Zotac GeForce RTX 3090 ArcticStorm Is The Latest Great Unobtaninum Ampere Card
Have you ever heard of a graphics card with "fearless cooling?" Well, you have now, because that is how Zotac is describing its new GeForce RTX 3090 ArcticStorm, which trades an air cooling shroud for a full coverage waterblock. It does not come with a factory overclock, but if your custom liquid cooling loop is up to snuff, you should be able to goose the clocks on this thing.
We might be getting ahead of ourselves in focusing on the term "fearless cooling." The other term that might trip you up is "graphics card." We'd almost forgotten what one looks like, and according to ancient transcripts, these 3D accelerators once roamed the land and were plentiful, before scalpers, miners, and bots poached them
Snark aside, Zotac's latest custom card is based on NVIDIA's flagship Ampere GPU (it's a beastly part—see our GeForce RTX 3090 review
for benchmarks and analysis). It rocks 10,496 CUDA cores, 328 texture mapping units, 112 render output units, 328 Tensor cores, 82 dedicated ray-tracing cores, and a generous heaping of 24GB of GDDR6X memory tied to a 384-bit memory bus, for 936.2GB/s of memory bandwidth.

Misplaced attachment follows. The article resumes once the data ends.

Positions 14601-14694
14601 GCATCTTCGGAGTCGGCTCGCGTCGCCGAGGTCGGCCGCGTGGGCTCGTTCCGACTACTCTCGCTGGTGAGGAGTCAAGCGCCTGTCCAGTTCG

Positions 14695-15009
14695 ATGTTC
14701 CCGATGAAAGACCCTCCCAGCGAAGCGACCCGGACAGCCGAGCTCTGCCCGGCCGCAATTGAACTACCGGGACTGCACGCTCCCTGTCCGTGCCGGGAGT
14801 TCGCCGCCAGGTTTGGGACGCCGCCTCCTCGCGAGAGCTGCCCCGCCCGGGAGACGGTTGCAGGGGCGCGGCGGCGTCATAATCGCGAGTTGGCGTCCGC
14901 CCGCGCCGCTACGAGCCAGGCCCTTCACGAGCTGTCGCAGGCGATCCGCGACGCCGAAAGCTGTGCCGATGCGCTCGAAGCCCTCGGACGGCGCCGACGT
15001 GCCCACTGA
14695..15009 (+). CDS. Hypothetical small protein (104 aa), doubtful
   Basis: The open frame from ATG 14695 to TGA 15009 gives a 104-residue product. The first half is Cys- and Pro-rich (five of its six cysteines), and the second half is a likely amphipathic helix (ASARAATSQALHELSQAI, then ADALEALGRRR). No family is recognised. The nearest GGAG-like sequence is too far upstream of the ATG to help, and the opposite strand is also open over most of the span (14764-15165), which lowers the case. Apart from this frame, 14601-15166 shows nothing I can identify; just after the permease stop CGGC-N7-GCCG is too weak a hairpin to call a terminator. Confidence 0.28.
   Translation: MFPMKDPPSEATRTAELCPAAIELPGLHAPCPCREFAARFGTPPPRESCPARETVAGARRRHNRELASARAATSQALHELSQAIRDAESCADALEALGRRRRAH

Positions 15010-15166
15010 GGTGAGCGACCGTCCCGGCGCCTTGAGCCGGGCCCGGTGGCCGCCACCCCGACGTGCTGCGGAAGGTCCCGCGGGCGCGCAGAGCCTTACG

NVIDIA's reference blueprint calls for a 1,396MHz base clock and 1,695MHz boost clock, and Zotac opted to stick with those speeds. However, there should be room to push the clocks higher. The card is built on a 16+4 power phase design, and of course benefits from the kind of chill that liquid cooling can deliver.
To that end, it sports a slim profile waterblock measuring 25.9mm wide. It's made of anodized aluminum and spans the entire length of the PCB, making contact with critical components. Underneath it all is a nickel-plated copper cold plate engraved with 0.3mm micro-channels, that sits on top of the GPU.
"The optimized copper base and waterblock combined with liquid, supercharge the heat transfer. Other critical components aided by thermal pads make contact with the waterblock to dissipate heat effectively," Zotac explains.
Zotac's cooler users standard G 1/4 threaded fittings. Other features include a metal backplate for durability, and adjustable RGB lighting.
It all sounds cool (see what we did there?), but of course finding one in stock will be the big challenge, as is the case with every modern discrete GPU these days. Zotac does not mention pricing for the GeForce RTX 3090 ArcticStorm
variant, but whatever the cost, it's mostly academic anyway, given the current situation.